Unknown Barry Marquart Killer- New York- 1980 Jun 10, 2016 17:14:34 GMT -5
Post by Scumhunter on Jun 10, 2016 17:14:34 GMT -5
(Above photo credit: pressconnects.com via New York State Police)
On a Sunday afternoon in November 1980, Barry Marquart's father alerted state police that his son was missing from his Binghamton apartment.
According to police, troopers got the call around 3 p.m. on Nov. 9, 1980, because Marquart's roommate had not seen him for two days. Police say the body of Marquart, then 30, was found later that same day in the shallow waters of the Chenango River in the Town of Dickinson.
Thirty-five years later, on Tuesday, state police investigators announced they are seeking new leads in an attempt to solve Marquart's murder. No arrests were ever made, and the case remains open.
"It's not been sitting around gathering dust. We're hoping to generate some new leads," New York State Police Capt. William McEvoy said. "You never know where information may come from, and it's still within the realm of possibility that people who committed this crime are alive and well today."
At first, police said, there were no signs of foul play when troopers found Marquart's parked car at the now-closed rest area by Exit 5 on Interstate 81 North. But during a check of the surrounding area and the parking lot, investigators said, Marquart's submerged body was located some 500 feet behind the rest stop.
The victim's wallet was found about a mile away, at Otsiningo Park just south of the rest area, police said. An investigation also determined Marquart's watch was missing.
Police say an autopsy ruled the cause of Marquart's death as drowning — but the forensic pathologist also determined Marquart had received injuries from blows to the head and face. The death was determined a homicide.
Many leads were followed during the ensuing months, investigators say, but none of them steered law enforcement officials closer to making an arrest. McEvoy declined to say Wednesday whether any suspects were identified. Several potential witnesses also have been interviewed over by law enforcement over the years.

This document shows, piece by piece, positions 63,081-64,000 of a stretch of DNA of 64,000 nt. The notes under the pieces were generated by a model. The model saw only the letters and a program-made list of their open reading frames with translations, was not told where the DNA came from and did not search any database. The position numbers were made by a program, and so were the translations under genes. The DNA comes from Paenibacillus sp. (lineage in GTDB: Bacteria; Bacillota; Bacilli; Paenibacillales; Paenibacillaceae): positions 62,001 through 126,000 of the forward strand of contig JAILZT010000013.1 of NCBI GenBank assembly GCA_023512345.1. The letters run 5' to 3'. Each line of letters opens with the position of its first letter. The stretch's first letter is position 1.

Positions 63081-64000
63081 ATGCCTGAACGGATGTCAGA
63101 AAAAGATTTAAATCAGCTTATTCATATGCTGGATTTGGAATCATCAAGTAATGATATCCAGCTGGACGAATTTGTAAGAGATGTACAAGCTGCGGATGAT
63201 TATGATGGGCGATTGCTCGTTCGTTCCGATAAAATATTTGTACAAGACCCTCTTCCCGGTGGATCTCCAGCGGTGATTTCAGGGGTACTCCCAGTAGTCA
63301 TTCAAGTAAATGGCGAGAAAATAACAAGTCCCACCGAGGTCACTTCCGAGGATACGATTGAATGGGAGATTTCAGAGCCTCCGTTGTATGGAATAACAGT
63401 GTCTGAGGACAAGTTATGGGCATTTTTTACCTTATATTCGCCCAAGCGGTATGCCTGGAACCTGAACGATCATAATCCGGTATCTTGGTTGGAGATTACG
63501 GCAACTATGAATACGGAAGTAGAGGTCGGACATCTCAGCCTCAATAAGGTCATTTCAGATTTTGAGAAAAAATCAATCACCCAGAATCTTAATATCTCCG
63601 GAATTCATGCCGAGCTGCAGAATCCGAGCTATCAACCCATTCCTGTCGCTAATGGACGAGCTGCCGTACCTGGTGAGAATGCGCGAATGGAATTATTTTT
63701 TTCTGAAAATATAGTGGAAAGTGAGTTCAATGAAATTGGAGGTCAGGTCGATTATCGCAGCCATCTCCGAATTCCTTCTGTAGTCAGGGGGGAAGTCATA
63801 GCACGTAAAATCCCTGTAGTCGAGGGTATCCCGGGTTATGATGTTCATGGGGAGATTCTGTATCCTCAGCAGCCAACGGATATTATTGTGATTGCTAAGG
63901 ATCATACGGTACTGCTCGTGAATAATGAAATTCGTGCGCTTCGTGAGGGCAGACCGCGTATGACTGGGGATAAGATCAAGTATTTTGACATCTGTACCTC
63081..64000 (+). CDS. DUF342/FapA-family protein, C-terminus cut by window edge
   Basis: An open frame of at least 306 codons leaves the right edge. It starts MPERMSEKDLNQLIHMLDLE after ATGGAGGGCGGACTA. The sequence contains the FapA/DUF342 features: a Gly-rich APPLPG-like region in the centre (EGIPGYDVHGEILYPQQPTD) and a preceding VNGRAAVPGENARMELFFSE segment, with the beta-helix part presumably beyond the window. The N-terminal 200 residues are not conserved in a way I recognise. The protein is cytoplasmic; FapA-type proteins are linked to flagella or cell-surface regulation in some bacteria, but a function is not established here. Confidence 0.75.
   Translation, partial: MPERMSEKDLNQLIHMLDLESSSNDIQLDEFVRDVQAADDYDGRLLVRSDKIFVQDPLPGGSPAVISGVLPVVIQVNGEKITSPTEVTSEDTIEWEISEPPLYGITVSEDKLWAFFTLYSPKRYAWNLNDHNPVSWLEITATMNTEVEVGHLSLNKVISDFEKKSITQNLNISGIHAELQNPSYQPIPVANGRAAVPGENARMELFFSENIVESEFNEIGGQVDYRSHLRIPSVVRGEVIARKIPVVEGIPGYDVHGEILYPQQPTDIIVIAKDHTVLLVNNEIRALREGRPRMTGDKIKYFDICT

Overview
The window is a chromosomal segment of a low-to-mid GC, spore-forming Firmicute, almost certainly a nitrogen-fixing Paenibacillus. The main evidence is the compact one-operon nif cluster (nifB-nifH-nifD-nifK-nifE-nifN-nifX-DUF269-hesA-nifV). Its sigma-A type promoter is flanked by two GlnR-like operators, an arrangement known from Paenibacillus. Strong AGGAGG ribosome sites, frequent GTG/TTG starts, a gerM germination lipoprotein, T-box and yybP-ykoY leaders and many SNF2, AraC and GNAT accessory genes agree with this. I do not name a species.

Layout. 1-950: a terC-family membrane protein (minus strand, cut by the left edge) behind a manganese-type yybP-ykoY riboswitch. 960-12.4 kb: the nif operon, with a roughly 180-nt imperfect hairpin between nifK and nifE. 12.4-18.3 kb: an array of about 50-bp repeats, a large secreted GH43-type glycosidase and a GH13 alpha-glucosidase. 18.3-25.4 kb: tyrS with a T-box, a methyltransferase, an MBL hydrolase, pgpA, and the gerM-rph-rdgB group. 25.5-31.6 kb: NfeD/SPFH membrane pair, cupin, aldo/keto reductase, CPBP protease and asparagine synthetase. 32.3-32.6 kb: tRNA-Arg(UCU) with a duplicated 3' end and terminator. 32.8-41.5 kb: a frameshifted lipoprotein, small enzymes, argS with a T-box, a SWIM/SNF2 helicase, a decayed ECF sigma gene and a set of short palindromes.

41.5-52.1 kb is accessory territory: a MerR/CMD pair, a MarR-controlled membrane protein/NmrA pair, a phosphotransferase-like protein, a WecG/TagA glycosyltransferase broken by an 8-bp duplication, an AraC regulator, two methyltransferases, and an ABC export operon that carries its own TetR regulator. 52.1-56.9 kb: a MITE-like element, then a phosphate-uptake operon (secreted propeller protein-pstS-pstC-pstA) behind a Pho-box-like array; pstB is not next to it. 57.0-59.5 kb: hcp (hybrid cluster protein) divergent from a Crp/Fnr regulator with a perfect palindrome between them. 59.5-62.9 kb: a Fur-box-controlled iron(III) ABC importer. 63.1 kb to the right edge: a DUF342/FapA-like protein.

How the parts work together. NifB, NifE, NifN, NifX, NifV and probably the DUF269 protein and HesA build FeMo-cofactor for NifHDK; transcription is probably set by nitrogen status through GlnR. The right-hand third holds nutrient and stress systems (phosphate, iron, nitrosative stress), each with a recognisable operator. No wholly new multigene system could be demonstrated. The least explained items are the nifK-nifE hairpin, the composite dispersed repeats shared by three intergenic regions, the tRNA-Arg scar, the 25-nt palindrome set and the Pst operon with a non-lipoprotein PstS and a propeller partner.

On Tuesday, police officials also said the alleged scene of Marquart's murder no longer exists, since the rest area has since been closed and the walking area along the river was absorbed by Otsiningo Park during subsequent park expansion.
Despite the age of the case, there is no statute of limitations in New York state on whether law enforcement could still bring a criminal charge in a murder.
"If we find the person or persons responsible, we'd expect make an arrest after first consulting with the district attorney's office," McEvoy said. "It doesn't matter if the homicide happened yesterday, or 35 years ago."
Making an arrest years after the fact in a homicide case is not unprecedented in Broome County. Bobby Jo Hatchcock was sentenced in 2009 to serve 25 years to life in prison for the 1997 murder of Terry L. Dittman, who was found dead in a brush-filled lot behind a former Binghamton public works building. Police at the time said Hatchcock was not considered a suspect at first, but in 2001, authorities received a match on the state's DNA registry that connected him to the murder.
Anyone with information regarding the Marquart murder case is encouraged to call state police at 607-561-7496, and ask to speak with Investigator Matthew Hicks of the New York State Police Troop C Major Crimes Unit..
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